Convergence Insufficiency Treatment Franklin WI

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Susan Hindman Chesshire, MD
(414) 525-0525
9200 W Loomis Rd
Franklin, WI
Specialties
Ophthalmology
Gender
Female
Education
Medical School: Univ Of Ia Coll Of Med, Iowa City Ia 52242
Graduation Year: 1985

Data Provided By:
Dr.Thomas Alpren
(414) 281-0963
2500 W Layton Ave # 110
Milwaukee, WI
Gender
M
Education
Medical School: Tufts Univ Sch Of Med
Year of Graduation: 1971
Speciality
Ophthalmologist
General Information
Accepting New Patients: Yes
RateMD Rating
2.5, out of 5 based on 3, reviews.

Data Provided By:
Robert A Sucher, MD
10150 W National Ave # S100
West Allis, WI
Specialties
Ophthalmology
Gender
Male
Education
Medical School: Med Coll Wisconsin
Graduation Year: 1972

Data Provided By:
Dr.DANIEL FERGUSON
(414) 321-7520
10150 West National Avenue
Milwaukee, WI
Gender
M
Speciality
Ophthalmologist
General Information
Accepting New Patients: Yes
RateMD Rating
5.0, out of 5 based on 1, reviews.

Data Provided By:
Christine E P Bartos, MD
(585) 385-5650
2424 S 90th St
West Allis, WI
Specialties
Ophthalmology
Gender
Female
Education
Medical School: Jefferson Med Coll-Thos Jefferson Univ, Philadelphia Pa 19107
Graduation Year: 1987

Data Provided By:
Edward Wm Waldeck, MD
(414) 769-6900
2500 W Layton Ave # S110
Milwaukee, WI
Specialties
Ophthalmology
Gender
Male
Education
Medical School: Med Coll Of Wi, Milwaukee Wi 53226
Graduation Year: 1965

Data Provided By:
Thomas Victor P Alpren, MD
(414) 281-0424
2500 W Layton Ave Ste 110
Milwaukee, WI
Specialties
Ophthalmology
Gender
Male
Education
Medical School: Tufts Univ Sch Of Med, Boston Ma 02111
Graduation Year: 1971

Data Provided By:
Richard Drake Davenport, MD
(414) 328-8760
2424 S 90th St Ste 204
West Allis, WI
Specialties
Ophthalmology
Gender
Male
Education
Medical School: Jefferson Med Coll-Thos Jefferson Univ, Philadelphia Pa 19107
Graduation Year: 1970
Hospital
Hospital: West Allis Memorial Hospital, West Allis, Wi
Group Practice: Drake Optical

Data Provided By:
Judith Becker Coran, MD
(414) 328-8760
2424 S 90th St Ste 204
West Allis, WI
Specialties
Ophthalmology
Gender
Female
Education
Medical School: Univ Of Wi Med Sch, Madison Wi 53706
Graduation Year: 1989

Data Provided By:
Amy Marie Moschell, MD
(314) 577-6037
2424 S 90th St
West Allis, WI
Specialties
Ophthalmology
Gender
Female
Education
Medical School: Univ Of Wi Med Sch, Madison Wi 53706
Graduation Year: 1998

Data Provided By:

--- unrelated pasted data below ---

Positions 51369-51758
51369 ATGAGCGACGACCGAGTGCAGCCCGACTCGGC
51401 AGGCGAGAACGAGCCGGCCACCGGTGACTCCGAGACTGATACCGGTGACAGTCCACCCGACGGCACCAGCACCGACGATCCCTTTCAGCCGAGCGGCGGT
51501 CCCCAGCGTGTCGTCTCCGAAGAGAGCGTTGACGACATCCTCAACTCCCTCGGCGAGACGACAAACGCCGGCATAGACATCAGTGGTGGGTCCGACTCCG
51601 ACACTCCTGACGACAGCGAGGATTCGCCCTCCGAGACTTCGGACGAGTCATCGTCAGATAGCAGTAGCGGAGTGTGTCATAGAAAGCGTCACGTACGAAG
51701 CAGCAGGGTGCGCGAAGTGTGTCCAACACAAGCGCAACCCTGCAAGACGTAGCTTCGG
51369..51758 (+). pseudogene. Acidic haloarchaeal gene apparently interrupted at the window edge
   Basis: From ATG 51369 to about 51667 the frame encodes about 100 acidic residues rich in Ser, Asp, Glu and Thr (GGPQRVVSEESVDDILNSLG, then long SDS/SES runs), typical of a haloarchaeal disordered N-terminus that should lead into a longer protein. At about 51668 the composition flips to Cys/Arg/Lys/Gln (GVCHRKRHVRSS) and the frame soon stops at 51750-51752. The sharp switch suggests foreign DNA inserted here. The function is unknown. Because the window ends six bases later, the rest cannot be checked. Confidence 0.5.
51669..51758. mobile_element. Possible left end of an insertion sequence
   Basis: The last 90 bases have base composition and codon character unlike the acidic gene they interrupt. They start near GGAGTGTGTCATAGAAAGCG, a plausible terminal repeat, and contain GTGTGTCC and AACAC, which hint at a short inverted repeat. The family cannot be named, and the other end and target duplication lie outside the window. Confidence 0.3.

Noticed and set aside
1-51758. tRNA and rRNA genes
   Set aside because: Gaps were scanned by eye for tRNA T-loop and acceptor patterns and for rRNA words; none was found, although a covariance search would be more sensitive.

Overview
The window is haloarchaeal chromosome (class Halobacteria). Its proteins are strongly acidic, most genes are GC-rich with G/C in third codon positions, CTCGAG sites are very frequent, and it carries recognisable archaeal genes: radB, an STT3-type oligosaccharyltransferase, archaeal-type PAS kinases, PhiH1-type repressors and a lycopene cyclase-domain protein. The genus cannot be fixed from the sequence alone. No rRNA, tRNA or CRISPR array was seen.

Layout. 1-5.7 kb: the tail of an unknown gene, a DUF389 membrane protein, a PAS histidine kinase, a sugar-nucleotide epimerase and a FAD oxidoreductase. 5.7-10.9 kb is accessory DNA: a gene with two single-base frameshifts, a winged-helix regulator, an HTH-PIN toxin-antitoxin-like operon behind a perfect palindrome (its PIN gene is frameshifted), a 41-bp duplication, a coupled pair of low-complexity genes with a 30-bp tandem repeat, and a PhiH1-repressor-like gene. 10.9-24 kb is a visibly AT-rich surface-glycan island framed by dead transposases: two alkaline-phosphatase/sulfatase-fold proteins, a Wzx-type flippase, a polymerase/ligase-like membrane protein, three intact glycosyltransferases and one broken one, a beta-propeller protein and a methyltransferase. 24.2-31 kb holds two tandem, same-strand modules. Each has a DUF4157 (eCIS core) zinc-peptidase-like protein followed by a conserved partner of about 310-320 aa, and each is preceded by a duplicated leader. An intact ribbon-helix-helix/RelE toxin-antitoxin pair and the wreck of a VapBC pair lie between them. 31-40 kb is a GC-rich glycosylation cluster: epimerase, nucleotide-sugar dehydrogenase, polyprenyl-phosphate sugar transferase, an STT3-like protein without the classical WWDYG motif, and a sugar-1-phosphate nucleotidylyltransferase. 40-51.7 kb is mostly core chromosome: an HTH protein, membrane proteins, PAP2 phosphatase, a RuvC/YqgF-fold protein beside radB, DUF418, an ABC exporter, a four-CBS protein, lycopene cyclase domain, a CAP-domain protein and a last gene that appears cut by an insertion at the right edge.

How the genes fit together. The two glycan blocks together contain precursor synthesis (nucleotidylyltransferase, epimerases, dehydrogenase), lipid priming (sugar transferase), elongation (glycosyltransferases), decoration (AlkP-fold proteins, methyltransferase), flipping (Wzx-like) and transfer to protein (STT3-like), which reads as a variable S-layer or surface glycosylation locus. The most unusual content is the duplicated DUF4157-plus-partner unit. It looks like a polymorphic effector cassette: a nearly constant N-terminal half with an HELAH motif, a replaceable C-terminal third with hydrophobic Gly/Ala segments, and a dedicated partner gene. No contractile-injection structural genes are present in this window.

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Study Finds Best Treatment for Common Childhood Eye Problem

Written by Administrator   

A new study finds that a combination of in-office therapy and at-home treatment is the best solution to "convergence insufficiency," a common eye problem in children.

A combination of in-office therapy and at-home treatment is the best solution for a common childhood eye problem, optometrists at Nova Southeastern University (NSU) have found.

The team, led by Stacey Coulter, O.D., worked with researchers across the country to determine which treatment works best for a condition known as convergence insufficiency.

Convergence insufficiency, which is common among children, is a condition in which patients cannot accurately point their eyes together, so they see double or have eye strain. Other symptoms of convergence insufficiency include loss of place, loss of concentration, reading slowly, headaches, and blurry vision. It affects some patients' ability to learn.

"This study has sparked a lot of interest because people are concerned about conditions that can impact learning," Coulter says.

Traditionally, the majority of eye care professionals treated children diagnosed with convergence insufficiency using some form of home-based therapy. This study concludes that office-based treatment by a trained therapist along with at-home reinforcement is more effective.

The research, reported in the Oct.13 issue of Archives of Ophthalmology, was funded by the National Eye Institute, part of the National Institutes of Health.

The 12-week Convergence Insufficiency Treatment Trial (CITT) study found that approximately 75 percent of those who received in-office therapy by a trained therapist plus at-home treatment reported fewer and less severe symptoms related to reading and other near work.

The CITT, which included 221 children age 9 to 17, is the first to compare three forms of vision therapy and a placebo therapy option. The first therapy was the current treatment standard known as home-based pencil push-up therapy, an exercise in which patients visually followed a small letter on a pencil as they moved the pencil closer to the bridge of their nose. The goal was to keep the letter clear and single, and to stop if it appeared double. The second group used home-based pencil push-ups with additional computer vision therapy. The third attended weekly hour-long sessions of office-based vision therapy with a trained therapist and performed at-home reinforcement exercises. The last group was given placebo vision activities designed to simulate office-based therapy.

After 12 weeks of treatment, nearly 75 percent of children who were given the office-based vision therapy along with at-home reinforcement achieved normal vision or had significantly fewer symptoms of convergence insufficiency. Only 43 percent of patients who completed home-based therapy alone showed similar results, as did 33 percent of patients who used home-based penc...

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